The first few weeks of the program have already flown past. The level of autonomy we’re working at currently took less time to achieve than I expected. A mere eight weeks ago we were struggling to knock out our bench joints using tools we had just learned to sharpen correctly. We learned the subtler points of keeping your fingers out of the way of chisels and the importance of dulling the non-cutting edges; we go through a lot of band-aids in the first few weeks. Thankfully we have a well-stocked cabinet of any type, size, and shape you could want or need.
We progressed from basic joinery into making our joinery mallets. Hans, our instructor, handed us a block of white oak and a roughly cut handle of the same to turn into one of our primary tools for the year. It was night and day working with the solid oak versus the soft cedar we were using for our bench joints. White oak is much harder to chisel out, and this was the first time I truly appreciated a sharp chisel vs. what I initially considered sharp.
The first-year program puts an emphasis on doing things with your hands and therefore using hand tools; your hands will hurt, your arms and shoulders will ache, but you’ll have a greater sense of pride in the product you made.
Around week three we began to work on brass bevel gauges, this was our introduction to the small amount of metal work we would be doing. The most significant part of the bevel gauge is following the plans in our books exactly, or you’ll spend a lot of time fixing your mistakes or at worst making a new one entirely. While metal work isn’t my favorite thing, I think my bevel gauge came out well.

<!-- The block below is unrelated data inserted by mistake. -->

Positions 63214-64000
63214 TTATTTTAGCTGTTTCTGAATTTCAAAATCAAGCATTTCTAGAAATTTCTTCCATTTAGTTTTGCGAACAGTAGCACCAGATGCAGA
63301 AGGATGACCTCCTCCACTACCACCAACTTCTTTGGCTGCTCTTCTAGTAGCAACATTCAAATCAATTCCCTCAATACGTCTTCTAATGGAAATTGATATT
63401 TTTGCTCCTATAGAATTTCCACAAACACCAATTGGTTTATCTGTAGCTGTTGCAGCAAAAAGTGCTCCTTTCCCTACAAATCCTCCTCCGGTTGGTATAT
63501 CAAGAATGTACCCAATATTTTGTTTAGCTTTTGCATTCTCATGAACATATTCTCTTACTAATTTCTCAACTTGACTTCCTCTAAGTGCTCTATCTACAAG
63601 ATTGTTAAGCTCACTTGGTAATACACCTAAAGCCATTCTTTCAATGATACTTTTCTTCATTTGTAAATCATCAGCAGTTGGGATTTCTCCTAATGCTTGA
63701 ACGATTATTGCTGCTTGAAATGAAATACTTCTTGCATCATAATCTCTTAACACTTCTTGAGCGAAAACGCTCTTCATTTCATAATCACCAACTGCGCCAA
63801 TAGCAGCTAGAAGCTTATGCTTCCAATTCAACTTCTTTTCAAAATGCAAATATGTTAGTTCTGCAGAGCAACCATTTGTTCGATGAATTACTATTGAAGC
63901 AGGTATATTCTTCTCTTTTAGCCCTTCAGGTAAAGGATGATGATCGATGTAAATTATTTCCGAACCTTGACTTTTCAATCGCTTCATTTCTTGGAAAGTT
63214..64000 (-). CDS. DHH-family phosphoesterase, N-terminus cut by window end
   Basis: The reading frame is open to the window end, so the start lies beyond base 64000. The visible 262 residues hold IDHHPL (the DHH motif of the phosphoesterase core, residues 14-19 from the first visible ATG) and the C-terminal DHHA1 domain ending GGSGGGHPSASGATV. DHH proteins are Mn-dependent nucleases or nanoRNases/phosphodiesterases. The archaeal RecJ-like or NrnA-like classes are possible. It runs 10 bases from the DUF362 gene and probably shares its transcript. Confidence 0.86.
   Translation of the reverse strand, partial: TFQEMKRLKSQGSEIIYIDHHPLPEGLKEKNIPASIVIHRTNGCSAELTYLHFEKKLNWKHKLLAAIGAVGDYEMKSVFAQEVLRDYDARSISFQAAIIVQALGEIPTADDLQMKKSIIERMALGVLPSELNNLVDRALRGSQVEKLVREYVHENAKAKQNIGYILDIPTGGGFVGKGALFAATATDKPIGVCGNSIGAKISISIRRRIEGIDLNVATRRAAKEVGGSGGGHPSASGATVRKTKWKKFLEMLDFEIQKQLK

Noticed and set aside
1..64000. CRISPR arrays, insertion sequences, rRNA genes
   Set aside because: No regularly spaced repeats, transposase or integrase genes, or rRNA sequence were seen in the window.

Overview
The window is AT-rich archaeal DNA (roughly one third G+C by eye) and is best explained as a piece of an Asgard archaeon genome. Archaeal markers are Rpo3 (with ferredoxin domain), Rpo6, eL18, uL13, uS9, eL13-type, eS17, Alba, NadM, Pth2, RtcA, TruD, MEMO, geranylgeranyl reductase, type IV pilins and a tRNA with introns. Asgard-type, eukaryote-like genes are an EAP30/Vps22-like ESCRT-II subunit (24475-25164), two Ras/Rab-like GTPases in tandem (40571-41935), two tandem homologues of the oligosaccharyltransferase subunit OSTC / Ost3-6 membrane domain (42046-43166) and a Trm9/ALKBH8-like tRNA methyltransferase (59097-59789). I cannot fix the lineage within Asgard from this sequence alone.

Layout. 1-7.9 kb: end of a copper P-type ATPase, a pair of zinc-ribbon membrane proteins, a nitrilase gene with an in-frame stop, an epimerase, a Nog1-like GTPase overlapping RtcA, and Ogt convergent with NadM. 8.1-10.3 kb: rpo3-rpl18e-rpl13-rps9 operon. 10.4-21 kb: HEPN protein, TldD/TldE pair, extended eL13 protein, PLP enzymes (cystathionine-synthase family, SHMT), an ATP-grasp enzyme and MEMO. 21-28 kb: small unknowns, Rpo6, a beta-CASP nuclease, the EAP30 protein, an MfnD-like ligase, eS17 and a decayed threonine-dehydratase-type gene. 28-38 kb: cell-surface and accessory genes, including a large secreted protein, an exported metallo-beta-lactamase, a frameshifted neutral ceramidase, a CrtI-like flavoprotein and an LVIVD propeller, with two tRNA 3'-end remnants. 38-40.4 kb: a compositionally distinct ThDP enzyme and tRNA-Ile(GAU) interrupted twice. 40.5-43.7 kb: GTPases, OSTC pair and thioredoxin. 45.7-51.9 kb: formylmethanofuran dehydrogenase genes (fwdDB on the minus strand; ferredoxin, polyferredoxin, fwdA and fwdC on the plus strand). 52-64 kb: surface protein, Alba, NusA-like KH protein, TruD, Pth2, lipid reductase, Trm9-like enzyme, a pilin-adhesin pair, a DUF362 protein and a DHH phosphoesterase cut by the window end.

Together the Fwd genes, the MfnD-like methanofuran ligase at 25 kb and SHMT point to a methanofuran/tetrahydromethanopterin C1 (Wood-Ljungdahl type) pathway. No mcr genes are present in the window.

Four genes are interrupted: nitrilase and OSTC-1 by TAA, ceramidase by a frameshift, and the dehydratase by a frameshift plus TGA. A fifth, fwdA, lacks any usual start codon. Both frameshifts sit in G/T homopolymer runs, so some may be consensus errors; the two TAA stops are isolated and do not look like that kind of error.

Our last introductory shop project was our tool totes; the project introduced us to working with table saws, band saws, planers, pretty much every piece of shop machinery that we have.
Joel and Hans start us all off at square one to head off any ingrained safety issues and to give people who have never worked with these tools before an excellent base of knowledge to build off. The handle for the tote was our first foray into bent lamination which we would be using later for the stems of our boats. We used molds to bend strips of whatever wood we chose from the scrap bin into our handle shapes. The completed tote isn’t necessarily a useful item in and of itself; the techniques and attention to detail we learn while building it will be instrumental further into the program.
This program is extremely active, rarely is there a time where you’re just standing around the shop with nothing to do. There’s always another project to start, another piece of the boat to be roughed out, or a side project to be caught up. I enjoy the feeling every night of being physically exhausted; there’s something profoundly satisfying to me about lying in bed sore but feeling like I accomplished something.